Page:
This is probably a good time to put your pasta water on, if you haven't already. Cook pasta and drain when appropriate. We used mostaccioli; practically whatever you like is fine, although I wouldn't do something like angel hair with this super-thick sauce.

As you keep whisking the milk on and off, chop or shred some cheese. We were going for pretty classic mac and cheese, so we used a combination of white cheddar and some double cream gouda. That made up for the skim milk pretty well. If you want more of an alfredo sauce, use parmesan or romano. You don't really need too overabundant an amount of cheese, especially if it's good and pungent, so it's possible to make this out of the last of the cheese rinds that are starting to die in your fridge. Or you can buy new blocks of cheese and dump in a full cup. Whichever.

As the sauce cooks, it will start to thicken and look a little shiny. This will probably take something like ten minutes (with skim milk, anyway). You have made a b├ęchamel; good job! When you notice the sauce thickening, start adding handfuls of cheese and whisking them in gradually. Add as much cheese as you want/have. Hey, now it's sauce mornay!

This is also a good time to add any spices you might want. John put in a pinch of nutmeg plus lots of black pepper and a little salt. Nutmeg is the classic addendum for cream sauce, for some reason. It's really an apparent spice, though, so be careful to use as little as possible or the entire end product will taste like nutmeg. If you want more savory sauce, I like adding some paprika and a little mustard powder.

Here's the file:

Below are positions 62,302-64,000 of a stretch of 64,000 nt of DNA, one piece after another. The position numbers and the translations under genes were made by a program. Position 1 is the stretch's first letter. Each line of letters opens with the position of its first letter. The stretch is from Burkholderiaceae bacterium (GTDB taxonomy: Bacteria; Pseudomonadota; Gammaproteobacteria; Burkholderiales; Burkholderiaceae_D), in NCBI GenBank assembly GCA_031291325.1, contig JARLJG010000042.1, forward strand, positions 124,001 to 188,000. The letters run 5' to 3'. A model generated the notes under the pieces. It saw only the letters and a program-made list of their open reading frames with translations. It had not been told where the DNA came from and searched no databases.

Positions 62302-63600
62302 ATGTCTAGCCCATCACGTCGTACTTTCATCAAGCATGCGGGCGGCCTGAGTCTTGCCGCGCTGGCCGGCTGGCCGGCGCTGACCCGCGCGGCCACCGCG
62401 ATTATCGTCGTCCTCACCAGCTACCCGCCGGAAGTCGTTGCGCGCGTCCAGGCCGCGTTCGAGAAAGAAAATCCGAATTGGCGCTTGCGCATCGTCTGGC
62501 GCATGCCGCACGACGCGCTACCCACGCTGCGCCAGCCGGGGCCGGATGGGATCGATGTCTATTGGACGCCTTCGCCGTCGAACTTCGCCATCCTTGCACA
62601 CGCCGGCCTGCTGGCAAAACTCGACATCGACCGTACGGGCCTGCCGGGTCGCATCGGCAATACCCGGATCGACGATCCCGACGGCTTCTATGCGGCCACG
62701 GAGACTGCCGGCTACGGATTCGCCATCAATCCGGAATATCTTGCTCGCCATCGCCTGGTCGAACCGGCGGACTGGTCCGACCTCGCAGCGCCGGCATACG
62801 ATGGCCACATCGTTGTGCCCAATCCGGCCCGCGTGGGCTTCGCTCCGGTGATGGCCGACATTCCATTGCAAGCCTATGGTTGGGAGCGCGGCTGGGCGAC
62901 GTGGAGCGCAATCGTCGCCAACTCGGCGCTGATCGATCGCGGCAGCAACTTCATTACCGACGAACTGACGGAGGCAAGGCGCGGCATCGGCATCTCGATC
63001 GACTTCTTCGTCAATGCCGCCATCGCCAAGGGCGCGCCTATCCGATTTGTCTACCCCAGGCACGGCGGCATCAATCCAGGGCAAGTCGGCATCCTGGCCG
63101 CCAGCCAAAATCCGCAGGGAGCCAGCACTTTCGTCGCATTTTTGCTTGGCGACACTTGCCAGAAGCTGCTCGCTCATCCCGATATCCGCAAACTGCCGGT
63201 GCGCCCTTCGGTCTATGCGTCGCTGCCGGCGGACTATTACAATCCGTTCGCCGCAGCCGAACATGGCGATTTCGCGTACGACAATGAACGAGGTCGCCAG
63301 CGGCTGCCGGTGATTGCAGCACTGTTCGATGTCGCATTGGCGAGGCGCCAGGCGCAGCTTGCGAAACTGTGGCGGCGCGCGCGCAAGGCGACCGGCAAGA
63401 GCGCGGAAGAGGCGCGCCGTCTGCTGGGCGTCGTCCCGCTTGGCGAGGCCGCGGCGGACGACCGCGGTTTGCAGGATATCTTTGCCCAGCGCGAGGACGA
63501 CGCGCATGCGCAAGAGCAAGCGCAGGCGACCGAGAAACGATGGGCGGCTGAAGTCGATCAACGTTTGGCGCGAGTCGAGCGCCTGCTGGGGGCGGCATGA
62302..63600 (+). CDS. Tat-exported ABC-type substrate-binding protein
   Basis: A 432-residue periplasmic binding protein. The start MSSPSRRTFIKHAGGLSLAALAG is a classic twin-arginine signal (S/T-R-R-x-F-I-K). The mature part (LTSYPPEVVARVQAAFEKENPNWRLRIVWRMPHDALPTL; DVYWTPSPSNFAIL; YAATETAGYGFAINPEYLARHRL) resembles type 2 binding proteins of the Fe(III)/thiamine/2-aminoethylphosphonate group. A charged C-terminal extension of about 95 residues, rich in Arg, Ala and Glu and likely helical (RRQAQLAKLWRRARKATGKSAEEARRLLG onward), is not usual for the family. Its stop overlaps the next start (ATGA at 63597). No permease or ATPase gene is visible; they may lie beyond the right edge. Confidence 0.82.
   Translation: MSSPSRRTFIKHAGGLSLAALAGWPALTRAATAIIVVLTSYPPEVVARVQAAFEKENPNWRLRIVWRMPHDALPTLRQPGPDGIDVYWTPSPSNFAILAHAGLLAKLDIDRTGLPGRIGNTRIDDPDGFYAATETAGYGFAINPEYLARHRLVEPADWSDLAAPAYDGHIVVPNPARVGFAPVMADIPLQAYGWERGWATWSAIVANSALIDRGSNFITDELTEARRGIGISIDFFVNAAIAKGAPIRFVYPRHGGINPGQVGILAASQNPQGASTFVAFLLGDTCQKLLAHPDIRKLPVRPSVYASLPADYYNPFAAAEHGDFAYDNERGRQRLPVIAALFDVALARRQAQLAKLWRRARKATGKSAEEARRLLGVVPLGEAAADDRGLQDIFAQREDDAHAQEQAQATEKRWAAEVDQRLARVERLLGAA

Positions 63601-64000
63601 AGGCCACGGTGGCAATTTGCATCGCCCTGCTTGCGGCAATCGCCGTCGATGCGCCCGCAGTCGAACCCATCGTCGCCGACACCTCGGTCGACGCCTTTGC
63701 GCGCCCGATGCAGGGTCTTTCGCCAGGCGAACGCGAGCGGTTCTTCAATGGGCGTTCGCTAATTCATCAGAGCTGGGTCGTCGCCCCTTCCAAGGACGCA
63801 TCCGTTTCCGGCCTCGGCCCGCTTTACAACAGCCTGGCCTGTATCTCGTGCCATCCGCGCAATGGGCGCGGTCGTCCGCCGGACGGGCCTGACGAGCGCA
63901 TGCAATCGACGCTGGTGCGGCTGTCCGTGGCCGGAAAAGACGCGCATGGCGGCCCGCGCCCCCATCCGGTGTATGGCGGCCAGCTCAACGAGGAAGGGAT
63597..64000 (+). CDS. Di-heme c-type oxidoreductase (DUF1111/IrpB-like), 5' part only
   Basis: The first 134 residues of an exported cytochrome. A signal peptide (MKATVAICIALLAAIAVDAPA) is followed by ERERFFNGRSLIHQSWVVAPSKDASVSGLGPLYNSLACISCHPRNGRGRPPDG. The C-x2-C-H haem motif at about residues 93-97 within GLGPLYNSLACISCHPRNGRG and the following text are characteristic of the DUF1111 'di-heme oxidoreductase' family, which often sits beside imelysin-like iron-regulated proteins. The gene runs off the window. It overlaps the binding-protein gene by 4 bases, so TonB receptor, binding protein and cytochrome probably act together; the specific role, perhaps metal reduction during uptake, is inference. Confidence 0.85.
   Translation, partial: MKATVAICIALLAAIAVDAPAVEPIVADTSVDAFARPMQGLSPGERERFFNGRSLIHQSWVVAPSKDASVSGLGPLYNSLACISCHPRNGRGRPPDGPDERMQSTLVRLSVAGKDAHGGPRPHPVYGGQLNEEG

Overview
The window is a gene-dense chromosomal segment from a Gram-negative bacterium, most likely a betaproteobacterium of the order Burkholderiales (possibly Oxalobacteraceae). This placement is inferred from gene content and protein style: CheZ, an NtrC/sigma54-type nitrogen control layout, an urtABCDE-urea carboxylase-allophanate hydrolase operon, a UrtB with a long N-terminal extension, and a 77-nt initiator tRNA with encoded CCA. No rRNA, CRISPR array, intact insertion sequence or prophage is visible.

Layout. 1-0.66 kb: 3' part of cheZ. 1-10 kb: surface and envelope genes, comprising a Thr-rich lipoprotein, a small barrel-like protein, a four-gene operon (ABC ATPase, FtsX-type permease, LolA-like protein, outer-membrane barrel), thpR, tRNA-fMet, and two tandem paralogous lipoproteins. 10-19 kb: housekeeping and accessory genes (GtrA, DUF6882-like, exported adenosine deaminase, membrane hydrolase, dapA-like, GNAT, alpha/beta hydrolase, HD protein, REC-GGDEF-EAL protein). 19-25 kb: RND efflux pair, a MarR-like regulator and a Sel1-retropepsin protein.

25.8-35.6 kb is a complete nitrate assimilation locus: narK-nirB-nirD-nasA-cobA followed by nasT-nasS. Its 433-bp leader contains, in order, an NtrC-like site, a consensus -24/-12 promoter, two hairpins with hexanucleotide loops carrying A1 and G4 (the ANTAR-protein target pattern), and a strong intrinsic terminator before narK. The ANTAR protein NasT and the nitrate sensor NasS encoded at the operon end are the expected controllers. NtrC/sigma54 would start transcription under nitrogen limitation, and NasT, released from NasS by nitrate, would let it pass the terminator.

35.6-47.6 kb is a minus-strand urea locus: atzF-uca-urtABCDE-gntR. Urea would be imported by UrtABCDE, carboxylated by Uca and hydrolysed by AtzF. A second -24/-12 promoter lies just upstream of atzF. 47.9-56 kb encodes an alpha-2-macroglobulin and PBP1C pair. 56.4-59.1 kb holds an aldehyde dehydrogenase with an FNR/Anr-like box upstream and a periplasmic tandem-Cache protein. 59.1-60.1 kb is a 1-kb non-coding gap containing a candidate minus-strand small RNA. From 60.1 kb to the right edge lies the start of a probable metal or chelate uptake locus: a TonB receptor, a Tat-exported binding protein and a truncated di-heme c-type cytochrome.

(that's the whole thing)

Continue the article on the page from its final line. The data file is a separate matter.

You can keep cooking and whisking the sauce as long as your pasta needs to boil. At this point you'd just be keeping it warm while keeping the bottom from burning or a top skin from forming.

When pasta is done, drain. Now you can either toss it into the sauce or plate it and pour the sauce over. I nearly always dump all my pasta into the sauce, so it can get thoroughly coated in the pot. Also, when you have both sauce and pasta as warm as possible, it's easier for said pasta to absorb said sauce, and it's clearly easier to keep both of those warm while still in the heat-conducting pan.

Put it in a bowl and eat it.

Or! If you want baked pasta, you can stick it in a casserole, top with bread crumbs and little more cheese, and put it in the oven. I, however, want it all saucy.

If you have leftover sauce, you can keep a skin from forming by putting a sheet of plastic wrap directly in contact with the top of the sauce. If you only have sauce on pasta, it's going to coagulate no matter what you do. If this kind of thing bothers you, only make as much as you can eat right away. It's fine with me, which is fortunate since I spent most of yesterday occasionally pulling my cold bowl out of the refrigerator, eating two or three bites, then sticking it back in.